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Monday, May 16, 2011

Life With Melodee - Part 8

People often ask me the same question:

What is it like to live with Melodee?

That's a pretty big and deep subject, and there isn't an easy answer. Like the old saying goes, it's complicated.

But I'm going to try to tell you a little about what Life With Melodee is like in a series of postings here on Melodee's blog.

Part Eight
An Unlikely Mom

I've talked a little in past installments about how I had doubts early on in my relationship with Melodee on her ability to be a mom. No, I'm not talking about being a “mother”, but an actual mom. Mommy if you prefer. Between her past and the lifestyle she leads, and even down to her irreverent attitudes and admitted attention junkie status, there were a number of red flags that made me concerned.

Again, as I have said in other articles, Melodee has proved me wrong. She's a great mom, not only to Amanda and Debbie, but also to our youngest, our son JJ. Maybe it's something innate in all women, some maternal instinct that can lie dormant for decades and then suddenly be awakened to come to the forefront and take over. I don't think that a man can even begin to understand that kind of thing. I know it gives me a headache just trying.

And despite somehow transforming into a mommy, Melodee has lost none of the things that make her attractive. She is still flirtatious and playful. She still pays attention to me, never letting me forget that she loves me and that I'm the center of her universe. She still dresses the same ways. And still has that confidence and strength that struck me so hard all those years ago now.

I've been trying to figure out exactly how it is that she can deal with the kids, particularly Amanda and Debbie, so well, and I think I have figured it out.

Melodee treats them more like small adults than as little kids. Well, most of the time.

Amanda is, to use her words, “almost 11”. In reality, she's 11 going on about 25. Most kids at her age don't like being talked to like a kid, but they have a few more years to go before they figure out why. Not Amanda. She hates it and she knows exactly why she hates it. It makes her feel like we are belittling her. I admit that I have trouble talking to Amanda like a young lady instead of a kid. Not Melodee. She tells Amanda exactly what is what, and there is no mincing of words. Amanda still doesn't like that she has to follow rules, but she understands why it is that the rules are there, and she appreciates having the facts spelled out for her in clear terms.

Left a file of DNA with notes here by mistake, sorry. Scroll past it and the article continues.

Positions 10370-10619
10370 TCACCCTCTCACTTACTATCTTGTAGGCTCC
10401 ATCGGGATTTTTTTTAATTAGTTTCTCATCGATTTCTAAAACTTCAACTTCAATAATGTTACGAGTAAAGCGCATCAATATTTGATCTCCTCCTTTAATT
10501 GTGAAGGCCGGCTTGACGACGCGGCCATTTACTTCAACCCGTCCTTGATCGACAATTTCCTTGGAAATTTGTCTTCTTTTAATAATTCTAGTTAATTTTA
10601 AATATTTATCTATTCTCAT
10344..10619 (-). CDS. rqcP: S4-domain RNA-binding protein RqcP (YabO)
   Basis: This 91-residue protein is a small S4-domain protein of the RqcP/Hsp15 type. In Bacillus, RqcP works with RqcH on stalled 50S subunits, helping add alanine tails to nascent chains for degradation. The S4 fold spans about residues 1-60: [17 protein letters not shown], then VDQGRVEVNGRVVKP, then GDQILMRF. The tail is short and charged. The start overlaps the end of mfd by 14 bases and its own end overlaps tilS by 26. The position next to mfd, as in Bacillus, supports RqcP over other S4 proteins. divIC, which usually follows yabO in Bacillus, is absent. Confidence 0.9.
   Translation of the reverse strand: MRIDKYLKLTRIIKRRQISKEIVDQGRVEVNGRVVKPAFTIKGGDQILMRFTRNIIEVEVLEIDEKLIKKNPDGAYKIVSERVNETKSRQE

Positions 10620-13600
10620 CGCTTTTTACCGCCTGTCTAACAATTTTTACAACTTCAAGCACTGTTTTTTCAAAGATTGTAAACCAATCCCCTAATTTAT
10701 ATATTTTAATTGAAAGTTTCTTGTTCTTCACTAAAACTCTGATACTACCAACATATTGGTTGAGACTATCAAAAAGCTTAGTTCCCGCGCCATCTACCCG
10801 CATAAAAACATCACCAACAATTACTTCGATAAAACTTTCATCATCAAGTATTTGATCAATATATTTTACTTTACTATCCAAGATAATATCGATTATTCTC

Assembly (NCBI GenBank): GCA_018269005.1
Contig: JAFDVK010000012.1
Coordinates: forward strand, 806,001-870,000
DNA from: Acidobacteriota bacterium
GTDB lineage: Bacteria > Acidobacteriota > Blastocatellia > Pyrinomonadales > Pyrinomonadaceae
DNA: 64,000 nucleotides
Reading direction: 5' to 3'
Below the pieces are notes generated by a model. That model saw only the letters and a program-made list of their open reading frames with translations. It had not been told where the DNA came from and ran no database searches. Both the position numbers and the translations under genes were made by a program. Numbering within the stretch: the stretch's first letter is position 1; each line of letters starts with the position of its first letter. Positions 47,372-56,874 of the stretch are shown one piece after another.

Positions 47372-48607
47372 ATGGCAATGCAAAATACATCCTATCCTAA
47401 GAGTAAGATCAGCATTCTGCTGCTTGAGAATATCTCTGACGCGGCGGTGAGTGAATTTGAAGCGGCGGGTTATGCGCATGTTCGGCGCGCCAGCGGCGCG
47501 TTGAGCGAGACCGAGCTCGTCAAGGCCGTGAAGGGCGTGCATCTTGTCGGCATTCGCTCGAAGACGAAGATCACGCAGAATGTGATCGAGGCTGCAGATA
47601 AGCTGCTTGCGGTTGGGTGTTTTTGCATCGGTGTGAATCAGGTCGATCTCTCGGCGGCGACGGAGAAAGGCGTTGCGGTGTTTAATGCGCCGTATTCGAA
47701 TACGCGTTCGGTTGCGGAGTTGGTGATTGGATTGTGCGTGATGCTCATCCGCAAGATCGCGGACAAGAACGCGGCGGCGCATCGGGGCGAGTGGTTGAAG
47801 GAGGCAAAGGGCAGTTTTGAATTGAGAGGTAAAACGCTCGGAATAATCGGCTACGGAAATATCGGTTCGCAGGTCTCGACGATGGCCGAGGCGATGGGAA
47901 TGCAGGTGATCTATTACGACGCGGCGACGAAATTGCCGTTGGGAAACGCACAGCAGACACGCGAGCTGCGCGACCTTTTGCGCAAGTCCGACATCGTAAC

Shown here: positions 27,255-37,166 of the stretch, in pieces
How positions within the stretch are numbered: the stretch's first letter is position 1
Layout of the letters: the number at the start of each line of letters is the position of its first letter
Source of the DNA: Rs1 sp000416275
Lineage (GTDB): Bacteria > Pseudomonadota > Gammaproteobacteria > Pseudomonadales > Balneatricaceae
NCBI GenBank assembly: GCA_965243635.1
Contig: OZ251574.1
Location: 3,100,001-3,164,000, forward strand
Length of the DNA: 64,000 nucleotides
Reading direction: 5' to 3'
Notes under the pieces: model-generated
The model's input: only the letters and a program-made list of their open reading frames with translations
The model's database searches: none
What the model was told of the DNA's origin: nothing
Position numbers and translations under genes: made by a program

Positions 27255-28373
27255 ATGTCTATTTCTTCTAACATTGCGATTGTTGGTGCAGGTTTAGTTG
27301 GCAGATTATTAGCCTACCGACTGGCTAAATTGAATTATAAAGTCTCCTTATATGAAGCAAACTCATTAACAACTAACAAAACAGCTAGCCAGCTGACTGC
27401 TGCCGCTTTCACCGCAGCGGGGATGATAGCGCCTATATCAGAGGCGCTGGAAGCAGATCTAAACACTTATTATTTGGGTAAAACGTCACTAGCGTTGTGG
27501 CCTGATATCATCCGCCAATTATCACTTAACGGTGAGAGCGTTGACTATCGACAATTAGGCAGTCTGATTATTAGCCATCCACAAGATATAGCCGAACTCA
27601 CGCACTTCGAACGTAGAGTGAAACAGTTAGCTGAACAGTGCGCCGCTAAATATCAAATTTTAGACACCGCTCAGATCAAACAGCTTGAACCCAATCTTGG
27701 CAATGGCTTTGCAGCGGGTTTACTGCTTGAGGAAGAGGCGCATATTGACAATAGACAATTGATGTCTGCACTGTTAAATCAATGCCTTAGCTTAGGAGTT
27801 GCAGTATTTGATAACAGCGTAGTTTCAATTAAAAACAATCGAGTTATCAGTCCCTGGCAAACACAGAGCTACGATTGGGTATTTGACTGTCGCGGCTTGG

Debbie, on the other hand, is 8 approaching about 70. In all honesty, I'm the dumb one around the house. I'm pretty sure that JJ is smarter than me. So is Amanda. Melodee can make all three of us look like low-grade morons. Melodee makes no bones about the fact that Debbie is significantly smarter than she is. That's scary. Debbie wants to be a doctor. She already reads medical books. Quickly. She questions the several family doctors about their diagnosis and treatments. Doogie Howser has nothing on Debbie. I have difficulty talking to Amanda like an adult, but I simply can't talk to Debbie at her level. I'm not bright enough. But again, Melodee can. And she does. Debbie responds much better to Melodee that she does to me.

And then there's JJ. He just turned three, and he was able to sign long before he could talk. The girls both are better at sign than I am, but JJ is the only one who can really keep up with his mom. When Melodee was carrying JJ, she was terrified that her deafness was something congenital. There has never been a real determination made about just what caused her deafness, but genetics would certainly be an option. All of the prenatal tests and such were normal, but Melodee was still concerned. Yeah, and so was I. Soon after he was born, it was clear that JJ could hear as well as any normal person, but Melodee still used sign with him. In fact, his first words were when he signed “mama” to Melodee. But even at just three, Melodee treats JJ more like an adult. When she talks to him, she gets down on her knees so they are eye to eye. I do catch her signing in baby talk to him once in a while, though.

I think what it all really comes down to is that there is a subtle difference between being a mother and being a mommy. The bottom line is that any female with a normal biology can be a mother. It takes someone very special to be a mommy, though.

Yeah, Melodee is pretty special.